It had been almost three hours since the last break in the Martha Stewart trial. The marbled federal courtroom in Manhattan was stuffy and the jurors were restless. The prosecution's star witness, Douglas Faneuil, had just given potentially damning testimony against Stewart and her stockbroker, Peter Bacanovic. And now the best defense lawyers money can buy were ready to carve up Bacanovic's former assistant. But the slight 28-year-old was no easy prey. He cleverly sidestepped their land mines. He even praised Bacanovic as "the best boss I ever had," while implicating him and Stewart in a conspiracy to cover up her suspicious ImClone stock sale. Bacanovic's lawyer, David Apfel, tried to paint Faneuil as the real liar. But Faneuil deftly deflected Apfel and put the blame back on Bacanovic and Stewart. "I felt I would be fired," Faneuil insisted, "if I didn't lie."

Trials are about casting and calculations, and Faneuil's poised parrying on the stand last week offered surprises that are changing the course of this case. Going into last week, Martha was rolling, while prosecutors were stinging from a scolding from the judge for being slow to turn over key documents to the defense. Martha also could take some comfort in the jury. It is two-thirds women, a point in her favor, say jury consultants who contend men are more likely to find against a powerful woman. Conventional wisdom held that the key witness, Faneuil, would be easy to discredit. But his riveting testimony--which included impressions of his boss and No. 1 client--is leading to a fast rewrite of the script. Juries tend to sympathize with witnesses who've been browbeaten, especially when they hold up well, says Columbia law professor John Coffee. And by the weekend Faneuil was looking cool, while Martha appeared on the verge of tears. There's only one way for her to recover from this setback: take the stand.

How did Wall Street's best defense lawyers so badly underestimate Faneuil? They had hoped to reveal him as a feckless party boy who was in over his head at Merrill Lynch. But it turns out that dealing with Merrill's temperamental clients perfectly prepared Faneuil for the attacks in court. At Merrill, Faneuil had to know when to humor Martha and when to politely push back (in one e-mail to a friend he crowed, "Baby put Ms. Martha in her place!!!"). On the stand, he was the cooperative, earnest schoolboy, and turned Apfel into the playground bully, who at one point sputtered: "You haven't answered my question."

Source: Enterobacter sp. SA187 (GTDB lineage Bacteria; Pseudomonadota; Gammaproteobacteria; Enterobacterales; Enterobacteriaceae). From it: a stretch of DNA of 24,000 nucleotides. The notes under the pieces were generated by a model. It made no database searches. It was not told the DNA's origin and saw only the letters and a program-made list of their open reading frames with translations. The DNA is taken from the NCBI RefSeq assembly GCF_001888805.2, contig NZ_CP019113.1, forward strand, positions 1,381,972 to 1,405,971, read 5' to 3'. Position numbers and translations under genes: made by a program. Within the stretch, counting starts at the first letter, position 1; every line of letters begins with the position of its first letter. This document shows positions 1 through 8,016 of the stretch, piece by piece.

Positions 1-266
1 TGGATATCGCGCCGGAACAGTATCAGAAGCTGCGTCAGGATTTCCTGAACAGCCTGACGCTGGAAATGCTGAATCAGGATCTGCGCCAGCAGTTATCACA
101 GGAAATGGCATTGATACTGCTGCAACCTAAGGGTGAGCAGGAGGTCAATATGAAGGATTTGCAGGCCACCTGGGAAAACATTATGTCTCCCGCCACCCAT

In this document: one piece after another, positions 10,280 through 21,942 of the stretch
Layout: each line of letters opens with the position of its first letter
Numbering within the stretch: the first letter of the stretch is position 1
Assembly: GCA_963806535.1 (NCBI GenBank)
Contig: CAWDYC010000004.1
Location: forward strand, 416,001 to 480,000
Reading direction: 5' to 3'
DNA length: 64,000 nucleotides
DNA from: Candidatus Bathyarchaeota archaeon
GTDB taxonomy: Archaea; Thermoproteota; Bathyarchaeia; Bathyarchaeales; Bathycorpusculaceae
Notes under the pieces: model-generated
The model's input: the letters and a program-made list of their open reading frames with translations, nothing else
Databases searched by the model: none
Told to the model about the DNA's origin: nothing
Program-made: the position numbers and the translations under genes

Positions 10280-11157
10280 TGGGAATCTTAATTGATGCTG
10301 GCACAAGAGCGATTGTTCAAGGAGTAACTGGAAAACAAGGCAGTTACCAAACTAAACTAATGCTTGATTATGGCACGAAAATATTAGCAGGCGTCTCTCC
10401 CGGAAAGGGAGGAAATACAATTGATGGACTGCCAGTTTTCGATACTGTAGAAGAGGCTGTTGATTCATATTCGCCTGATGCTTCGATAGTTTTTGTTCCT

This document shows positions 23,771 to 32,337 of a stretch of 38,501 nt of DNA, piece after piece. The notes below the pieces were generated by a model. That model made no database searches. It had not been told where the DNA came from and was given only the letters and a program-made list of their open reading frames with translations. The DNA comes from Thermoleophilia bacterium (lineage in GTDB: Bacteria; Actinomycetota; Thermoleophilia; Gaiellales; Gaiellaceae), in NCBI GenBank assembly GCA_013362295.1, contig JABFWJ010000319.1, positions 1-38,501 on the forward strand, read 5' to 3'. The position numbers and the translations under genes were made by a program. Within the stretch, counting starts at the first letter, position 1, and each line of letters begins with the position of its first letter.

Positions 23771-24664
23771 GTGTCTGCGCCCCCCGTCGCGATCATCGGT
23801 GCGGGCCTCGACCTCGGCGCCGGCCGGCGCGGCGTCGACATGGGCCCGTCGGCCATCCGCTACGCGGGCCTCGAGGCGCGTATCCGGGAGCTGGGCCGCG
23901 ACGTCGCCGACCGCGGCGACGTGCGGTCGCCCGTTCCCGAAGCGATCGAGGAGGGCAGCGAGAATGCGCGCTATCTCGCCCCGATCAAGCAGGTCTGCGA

But Faneuil answered plenty of questions for the jury. He stared intently at the four men and eight women as he told his tale of the trade. Faneuil channeled Bacanovic's reaction to the news that Stewart's pal, ImClone founder Sam Waksal, was trying to dump his stock. " 'Oh my God'," Faneuil said in Bacanovic's voice, " 'you've got to get Martha on the phone!' " Then he imitated Stewart's clipped demands when she called in: " 'I want to sell all of my shares'." The jurors were spellbound. And they're no pushovers. Jury experts consider this a sophisticated panel and believe the defense erred by highlighting Faneuil's occasional recreational drug use. "A smart jury like this is probably turned off by the defense wanting them to hate Faneuil because he smoked pot," says John Kelly, a former New York prosecutor. The jury also grew impatient with Apfel's relentless cross-examination. An audible groan filled the courtroom when he said he still had four hours to go. One juror dropped her head in exasperation; three others had nodded off.

If Martha is to get out of the courtroom and back in the kitchen, she must win back this jury, legal pros say. Her carefully cultivated plan to soften her image was blown to bits by Faneuil's tale of her tirades. In an e-mail, he described Stewart's berating the poor diction of a Merrill receptionist by making "the most ridiculous sound I've heard coming from an adult in quite some time, kind of like a lion roaring underwater." The courtroom erupted in laughter, except for an ashen Stewart. But she'd better bring a big dollop of charm to court soon. Her future now rests on getting the jury to forget the unflappable Mr. Faneuil.